Sunday, January 31, 2010
For me friendship is a precious thing. Many people can say that they are friends but don't really let the other person in emotionally. It is simply hard to do that and if one of the people betray that trust than a part of the friendship is essentially gone.
This is an important topic for me because I believe I have many friends, but only a few good ones. Unfortunately when you have a disability or illness no one wants to be friends with the person who is in pain all the time, takes medicine, etc.
Friday, January 29, 2010
The salad from Whole Foods...yum!
Wednesday, January 27, 2010
Sunday, January 24, 2010
Respect; To take notice of; to regard with special attention; to regard as worthy of special consideration; hence, to care for; to heed.
Living with RSD has helped teach me a lot about life. The biggest lesson it has taught me is that you have to respect yourself before you can respect others. It took me a while to accept myself for who I was and respect myself because of it. I had to accept the fact that I had this unrelenting pain and most of the time no one would understand what I was going through. I took that fact started realizing that no one really knows what the other person is going through. Another RSDer maybe able to empathize with another RSDer but their situations are not going to be exactly the same.Once you are able to accept yourself and fully respect yourself it is easier for you to respect others. This is true when it comes to relationships, it makes it easier to accept that person for who they really are.
Friday, January 22, 2010
Thursday, January 21, 2010
Tuesday, January 19, 2010
Saturday, January 16, 2010
I will be going back to school in the next few days. School doesnt start until Tuesday but I have the option of going back tomorrow. Im looking forward to seeing my friends who I havent been able to see over Winter Break.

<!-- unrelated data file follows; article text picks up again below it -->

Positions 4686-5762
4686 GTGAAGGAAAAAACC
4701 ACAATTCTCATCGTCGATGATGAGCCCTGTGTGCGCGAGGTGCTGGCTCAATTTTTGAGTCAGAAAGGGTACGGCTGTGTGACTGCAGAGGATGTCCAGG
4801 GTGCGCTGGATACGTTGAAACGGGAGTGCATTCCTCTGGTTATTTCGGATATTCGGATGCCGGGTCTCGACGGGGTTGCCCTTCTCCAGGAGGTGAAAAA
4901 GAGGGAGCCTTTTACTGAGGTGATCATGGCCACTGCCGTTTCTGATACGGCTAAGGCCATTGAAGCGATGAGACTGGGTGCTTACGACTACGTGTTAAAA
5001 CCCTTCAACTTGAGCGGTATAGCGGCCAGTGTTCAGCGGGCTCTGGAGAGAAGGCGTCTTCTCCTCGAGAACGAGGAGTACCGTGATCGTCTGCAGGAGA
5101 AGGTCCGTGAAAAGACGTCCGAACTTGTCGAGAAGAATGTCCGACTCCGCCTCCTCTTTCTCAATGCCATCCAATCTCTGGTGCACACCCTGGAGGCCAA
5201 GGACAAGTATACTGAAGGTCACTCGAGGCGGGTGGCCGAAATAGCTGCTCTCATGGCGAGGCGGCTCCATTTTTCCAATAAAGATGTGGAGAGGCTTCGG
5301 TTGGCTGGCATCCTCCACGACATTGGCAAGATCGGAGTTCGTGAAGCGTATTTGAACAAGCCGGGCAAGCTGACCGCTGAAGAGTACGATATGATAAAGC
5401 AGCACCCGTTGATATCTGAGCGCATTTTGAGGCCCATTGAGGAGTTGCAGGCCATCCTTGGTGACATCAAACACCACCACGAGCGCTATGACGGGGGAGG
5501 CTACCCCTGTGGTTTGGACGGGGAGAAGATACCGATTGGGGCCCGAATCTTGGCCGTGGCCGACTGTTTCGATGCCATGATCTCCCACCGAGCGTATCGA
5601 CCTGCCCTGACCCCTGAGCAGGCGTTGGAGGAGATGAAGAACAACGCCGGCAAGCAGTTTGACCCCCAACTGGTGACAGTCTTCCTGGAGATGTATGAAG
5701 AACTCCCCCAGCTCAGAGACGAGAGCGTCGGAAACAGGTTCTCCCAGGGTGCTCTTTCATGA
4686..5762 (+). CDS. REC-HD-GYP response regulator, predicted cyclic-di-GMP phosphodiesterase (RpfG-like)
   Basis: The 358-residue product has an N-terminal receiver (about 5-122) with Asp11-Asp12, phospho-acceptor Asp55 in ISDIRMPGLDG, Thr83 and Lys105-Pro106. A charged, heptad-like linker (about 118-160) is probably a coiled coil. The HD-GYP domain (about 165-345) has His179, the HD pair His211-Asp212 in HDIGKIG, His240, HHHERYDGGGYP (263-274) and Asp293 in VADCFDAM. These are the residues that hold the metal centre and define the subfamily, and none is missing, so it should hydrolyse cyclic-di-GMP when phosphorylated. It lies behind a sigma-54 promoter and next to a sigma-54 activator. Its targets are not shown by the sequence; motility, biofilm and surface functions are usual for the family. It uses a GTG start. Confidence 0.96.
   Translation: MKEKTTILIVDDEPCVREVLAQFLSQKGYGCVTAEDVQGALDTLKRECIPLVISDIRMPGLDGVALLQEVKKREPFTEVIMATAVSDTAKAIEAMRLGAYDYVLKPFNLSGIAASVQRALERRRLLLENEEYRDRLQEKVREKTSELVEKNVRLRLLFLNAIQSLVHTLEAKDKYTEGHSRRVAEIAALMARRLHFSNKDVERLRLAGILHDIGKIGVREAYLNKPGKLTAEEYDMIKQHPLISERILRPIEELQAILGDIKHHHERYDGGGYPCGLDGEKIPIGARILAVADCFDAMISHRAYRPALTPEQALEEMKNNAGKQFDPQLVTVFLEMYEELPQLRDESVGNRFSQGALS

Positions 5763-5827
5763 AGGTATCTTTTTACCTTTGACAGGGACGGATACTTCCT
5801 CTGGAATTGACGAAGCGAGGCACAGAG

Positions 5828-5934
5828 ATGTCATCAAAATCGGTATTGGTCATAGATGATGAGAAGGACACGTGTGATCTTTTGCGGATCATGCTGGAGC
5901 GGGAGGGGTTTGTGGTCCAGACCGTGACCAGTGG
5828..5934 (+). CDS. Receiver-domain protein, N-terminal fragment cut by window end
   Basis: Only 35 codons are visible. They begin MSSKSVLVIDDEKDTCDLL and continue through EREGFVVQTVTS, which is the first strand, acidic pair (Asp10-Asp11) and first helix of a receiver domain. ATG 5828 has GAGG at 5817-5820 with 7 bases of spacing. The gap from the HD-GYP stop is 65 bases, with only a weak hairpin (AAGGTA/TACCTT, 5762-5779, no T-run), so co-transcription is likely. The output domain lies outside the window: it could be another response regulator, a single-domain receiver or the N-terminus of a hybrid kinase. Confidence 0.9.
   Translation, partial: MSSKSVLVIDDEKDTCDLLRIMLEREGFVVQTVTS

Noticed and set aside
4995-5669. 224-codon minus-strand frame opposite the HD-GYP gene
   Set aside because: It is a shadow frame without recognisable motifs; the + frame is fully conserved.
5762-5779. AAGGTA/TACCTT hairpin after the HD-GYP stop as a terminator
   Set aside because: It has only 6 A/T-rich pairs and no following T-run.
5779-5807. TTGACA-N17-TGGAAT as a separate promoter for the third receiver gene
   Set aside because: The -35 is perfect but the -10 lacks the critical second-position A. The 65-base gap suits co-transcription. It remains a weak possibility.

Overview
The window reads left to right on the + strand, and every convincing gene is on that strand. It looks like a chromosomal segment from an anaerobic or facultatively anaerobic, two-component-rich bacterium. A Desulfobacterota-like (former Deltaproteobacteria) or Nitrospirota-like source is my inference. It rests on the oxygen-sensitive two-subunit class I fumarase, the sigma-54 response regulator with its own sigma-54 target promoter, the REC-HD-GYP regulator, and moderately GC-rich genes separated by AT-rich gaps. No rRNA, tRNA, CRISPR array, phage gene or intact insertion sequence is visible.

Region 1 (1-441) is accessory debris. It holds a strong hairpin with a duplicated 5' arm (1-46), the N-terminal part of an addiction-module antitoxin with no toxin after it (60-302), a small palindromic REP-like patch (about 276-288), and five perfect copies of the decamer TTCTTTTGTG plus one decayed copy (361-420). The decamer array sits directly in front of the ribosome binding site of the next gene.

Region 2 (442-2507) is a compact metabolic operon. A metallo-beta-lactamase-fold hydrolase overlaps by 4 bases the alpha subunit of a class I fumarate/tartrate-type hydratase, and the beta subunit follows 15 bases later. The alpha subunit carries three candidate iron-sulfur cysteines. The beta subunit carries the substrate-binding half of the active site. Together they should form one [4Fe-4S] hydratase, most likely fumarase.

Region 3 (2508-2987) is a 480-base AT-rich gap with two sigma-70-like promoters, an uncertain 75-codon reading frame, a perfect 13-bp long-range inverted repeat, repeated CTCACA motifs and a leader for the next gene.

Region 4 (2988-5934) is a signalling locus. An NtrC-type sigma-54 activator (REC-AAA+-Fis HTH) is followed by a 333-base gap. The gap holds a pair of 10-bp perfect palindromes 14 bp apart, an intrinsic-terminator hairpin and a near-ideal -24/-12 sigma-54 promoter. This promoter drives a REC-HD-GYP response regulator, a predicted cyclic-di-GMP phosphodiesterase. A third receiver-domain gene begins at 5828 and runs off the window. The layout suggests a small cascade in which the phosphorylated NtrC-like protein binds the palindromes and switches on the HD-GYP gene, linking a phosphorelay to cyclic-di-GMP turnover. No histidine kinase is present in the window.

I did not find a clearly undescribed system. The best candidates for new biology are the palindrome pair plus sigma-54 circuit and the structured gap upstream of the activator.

Thursday, January 14, 2010
I help co-run a RSD Group on Facebook, when I came across a plea from a sister who's brother has RSD my heart went out to their family. It mostly reminded me of the start of my journey with this condition. I was scared, nervous, and didn't know what to expect.
Ive always been able to express how I feel both emotionally and physically. Thanks to a great friend who also has RSD, I was able to accept my new life and embrace it. I had to see a pain psychologist due to getting a Spinal Cord Stimulator implanted. She re-assured me that I could become a nurse I would just need a few accommodations in the work force.
Over the years these tips have helped me become a pain survivor:
1. Find someone you trust that you can talk to, it can be a family member, friend, or therapist
2. Find time to relax and decompress from your day, pain is often worse at night so let those muscles start to relax
3. Find a hobby or start volunteering
Monday, January 11, 2010
Yesterday after Church I made my mom and I a great vegetarian and filling lunch. I steamed some cucumbers and carrots with some salt and pepper. I then wrapped the vegetables in a tortilla wrap with a tad of Italian dressing. It was great and it left me wanting more. I love discovering new recipes and craving veggies instead of food that isn't healthy.
I came across an article that connects food and how it affects chronic pain. The article as talks about other remedies that can help relieve pain. Please check the article out. I am hoping to get more Omega 3's, Omega 6, and Omega 9 into my diet so that I can get the best anti-inflammatory affect that I can.
Saturday, January 9, 2010
Thursday, January 7, 2010
When my RSD came back full force at the age of 17 I lost a part of myself. I wasn't the athletic girl that I once was. I had to quite swim team halfway through the season because my foot was acting up too much. I could barely make it through practice without wanting to scream. When I got the RSD in my right arm I had to give up driving, get home tutored, and lost many friends. It became to the point in my senior year of high school that no one wanted to be near the "sick kid". Once I got my SCS I was elated because for me it meant freedome. I wasnt painfree but able to function enough to go to college.
Once I got to College and was living in a dorm I was able to find the true me. I was able to take time to accept my pain and get to really know what I wanted to do with my life. I believe I will forever have chronic pain. At the same time though I believe that I can make a difference in the amount of pain I experience by what I eat and simply how I view my life.